In October 1962, as the United States was poised to invade Cuba to remove the medium-range ballistic missiles from that island, Soviet Premier Nikita Khrushchev offered to remove the Soviet missiles if the U.S. removed its missiles from Turkey and agreed not to try to overthrow Fidel Castro by force.
Many members of President John F. Kennedy's national security team, including the military chiefs and conservatives in Congress, argued that this was merely a delaying tactic, that the Russians could not be trusted and that the president should allow the invasion to go forward and solve the Cuban problem once and for all.
Indeed, in his campaign for the White House, Kennedy had said he was not comfortable with the U.S. having an enemy 90 miles off its coastline, and, in the spring of 1961, he had allowed the Bay of Pigs operation to proceed.
Kennedy correctly understood that his objective was not the removal of Castro but the removal of the missiles. While it would certainly have enhanced U.S. security to remove a Soviet outpost in our hemisphere, the risks of doing so far outweighed the potential benefits. As it turned out, Kennedy was correct. We now know that if the invasion had gone forward, nuclear-tipped Soviet missiles would have been launched against the U.S. because the Soviet leadership in Moscow had delegated the authority to fire the missiles to their on-scene commander in Cuba. We also know that a nuclear missile attack on the U.S. would surely have led to a U.S. retaliatory attack on the Soviet Union, a Soviet response and a nuclear holocaust that would have devastated the planet. Moreover, Kennedy did not suffer politically when the concessions he made to the Soviets became public.
For three decades after the Cuban missile crisis, Castro continued to cause problems for the U.S. Cuba remained a military outpost in the Western Hemisphere for Soviet military forces, and Castro himself aided and abetted communist insurgencies in South and Central America. But, in the end, with the collapse of the Soviet empire, Castro became an anachronism.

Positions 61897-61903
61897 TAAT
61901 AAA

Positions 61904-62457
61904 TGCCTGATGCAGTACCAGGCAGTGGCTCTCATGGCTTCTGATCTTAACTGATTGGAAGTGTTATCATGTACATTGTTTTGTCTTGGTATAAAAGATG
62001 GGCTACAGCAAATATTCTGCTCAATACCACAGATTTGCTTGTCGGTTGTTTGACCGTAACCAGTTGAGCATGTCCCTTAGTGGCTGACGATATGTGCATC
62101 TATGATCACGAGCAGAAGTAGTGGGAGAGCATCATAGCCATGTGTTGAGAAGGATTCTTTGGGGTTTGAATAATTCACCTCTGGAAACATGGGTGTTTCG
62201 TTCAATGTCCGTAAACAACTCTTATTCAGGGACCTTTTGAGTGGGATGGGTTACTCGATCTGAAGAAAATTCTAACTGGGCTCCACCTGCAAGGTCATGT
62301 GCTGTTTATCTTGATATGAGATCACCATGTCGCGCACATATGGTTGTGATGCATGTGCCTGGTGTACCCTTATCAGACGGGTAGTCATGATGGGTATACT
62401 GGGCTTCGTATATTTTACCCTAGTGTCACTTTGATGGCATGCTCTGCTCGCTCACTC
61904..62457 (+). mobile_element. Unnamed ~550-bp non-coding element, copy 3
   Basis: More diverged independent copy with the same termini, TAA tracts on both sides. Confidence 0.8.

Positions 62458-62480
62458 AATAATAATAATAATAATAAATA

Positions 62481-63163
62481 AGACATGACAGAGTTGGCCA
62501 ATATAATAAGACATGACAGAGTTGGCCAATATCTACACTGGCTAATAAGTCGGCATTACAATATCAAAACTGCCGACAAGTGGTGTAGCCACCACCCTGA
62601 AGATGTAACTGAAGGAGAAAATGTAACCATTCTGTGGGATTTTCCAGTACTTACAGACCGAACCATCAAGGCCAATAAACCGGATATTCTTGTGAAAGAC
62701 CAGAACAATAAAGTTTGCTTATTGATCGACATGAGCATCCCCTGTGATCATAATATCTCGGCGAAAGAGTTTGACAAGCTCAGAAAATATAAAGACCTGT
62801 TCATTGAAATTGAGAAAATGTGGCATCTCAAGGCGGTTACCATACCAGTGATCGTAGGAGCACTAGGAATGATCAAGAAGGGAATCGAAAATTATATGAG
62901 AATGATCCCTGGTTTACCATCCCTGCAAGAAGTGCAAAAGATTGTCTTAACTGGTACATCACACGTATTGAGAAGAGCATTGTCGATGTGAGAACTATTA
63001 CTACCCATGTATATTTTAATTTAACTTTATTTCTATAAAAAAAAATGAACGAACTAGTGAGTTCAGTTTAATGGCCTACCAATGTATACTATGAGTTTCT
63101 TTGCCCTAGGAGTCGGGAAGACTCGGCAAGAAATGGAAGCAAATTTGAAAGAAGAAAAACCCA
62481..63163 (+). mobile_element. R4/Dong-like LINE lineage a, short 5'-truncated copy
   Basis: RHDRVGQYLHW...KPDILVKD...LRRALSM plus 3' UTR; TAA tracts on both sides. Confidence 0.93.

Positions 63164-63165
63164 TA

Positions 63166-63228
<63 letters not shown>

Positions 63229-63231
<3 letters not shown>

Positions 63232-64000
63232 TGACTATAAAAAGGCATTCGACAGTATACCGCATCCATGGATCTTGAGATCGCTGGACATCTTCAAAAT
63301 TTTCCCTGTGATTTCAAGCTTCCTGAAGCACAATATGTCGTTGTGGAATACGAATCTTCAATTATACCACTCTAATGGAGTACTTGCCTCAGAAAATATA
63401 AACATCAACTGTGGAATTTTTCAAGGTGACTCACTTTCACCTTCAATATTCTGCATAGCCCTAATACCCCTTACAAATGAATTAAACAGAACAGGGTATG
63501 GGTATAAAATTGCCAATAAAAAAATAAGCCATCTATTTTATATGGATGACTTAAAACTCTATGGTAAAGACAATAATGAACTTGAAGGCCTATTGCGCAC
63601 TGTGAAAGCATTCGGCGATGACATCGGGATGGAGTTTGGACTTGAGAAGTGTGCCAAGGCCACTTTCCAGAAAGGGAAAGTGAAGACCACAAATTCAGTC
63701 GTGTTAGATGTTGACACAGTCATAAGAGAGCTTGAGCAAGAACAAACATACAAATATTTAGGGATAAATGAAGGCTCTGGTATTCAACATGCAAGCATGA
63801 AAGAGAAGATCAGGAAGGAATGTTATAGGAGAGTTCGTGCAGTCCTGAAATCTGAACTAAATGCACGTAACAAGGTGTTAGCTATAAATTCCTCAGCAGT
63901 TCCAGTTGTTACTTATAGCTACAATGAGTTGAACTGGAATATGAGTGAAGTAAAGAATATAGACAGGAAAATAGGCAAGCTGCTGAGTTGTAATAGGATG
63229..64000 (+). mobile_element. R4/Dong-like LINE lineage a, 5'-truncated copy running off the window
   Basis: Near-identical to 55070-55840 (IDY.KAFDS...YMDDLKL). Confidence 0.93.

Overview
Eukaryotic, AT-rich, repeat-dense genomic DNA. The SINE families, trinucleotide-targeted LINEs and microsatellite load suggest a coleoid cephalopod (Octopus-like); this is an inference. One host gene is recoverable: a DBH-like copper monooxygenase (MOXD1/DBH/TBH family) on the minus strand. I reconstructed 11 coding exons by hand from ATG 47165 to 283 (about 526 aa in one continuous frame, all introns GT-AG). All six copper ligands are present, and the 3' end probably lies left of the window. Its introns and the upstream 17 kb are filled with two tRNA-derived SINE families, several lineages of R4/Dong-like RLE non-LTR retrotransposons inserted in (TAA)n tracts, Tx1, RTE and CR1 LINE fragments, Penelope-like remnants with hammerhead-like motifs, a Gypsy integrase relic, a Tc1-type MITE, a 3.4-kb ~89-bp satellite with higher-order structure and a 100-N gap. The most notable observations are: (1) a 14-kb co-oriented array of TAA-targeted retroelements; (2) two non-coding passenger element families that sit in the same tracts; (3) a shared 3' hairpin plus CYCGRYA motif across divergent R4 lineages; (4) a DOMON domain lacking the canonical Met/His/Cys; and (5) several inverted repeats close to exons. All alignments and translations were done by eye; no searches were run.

With Iraqi President Saddam Hussein's offer to allow inspectors back into Iraq without conditions, President Bush has been placed in a situation similar to that of Kennedy. The question is whether he will show the same amount of prudence as Kennedy, or will he allow the opinions of his advisors or his own previous statements to dictate his course of action.
There is no doubt that Bush and many of his key advisors would like to remove Hussein and that the world would be a better place without the Iraqi leader. Indeed, Bush has been talking about regime change in Iraq for the better part of the year. But should his objective be the removal of Hussein or his weapons? If inspections can achieve the latter objective, is it worth the risk of what might happen if an attack is launched against Iraq?
As Brent Scowcroft and others have written, carrying out such an attack could lead to the use of weapons of mass destruction and an Armageddon in the Middle East and the Persian Gulf.
Allowing the inspectors to return to Iraq will not be easy for Bush. His vice president and his secretary of Defense have dismissed the inspections as useless. His conservative base was not pleased with his approach to the United Nations. Even a successful inspections regime would probably leave Hussein in power. But if the inspections work, the U.S. will achieve its primary objective and, just as we learned to live with Khrushchev and his successors and with Castro, we can learn to live with Hussein.
Moreover, if Hussein does not cooperate with the inspectors, Bush will have world support for going after him— something that will diminish the risks of the situation getting out of hand.
Lawrence J. Korb is director of national security, studies at the Council on Foreign Relations and was an assistant, secretary of Defense in the Reagan administration.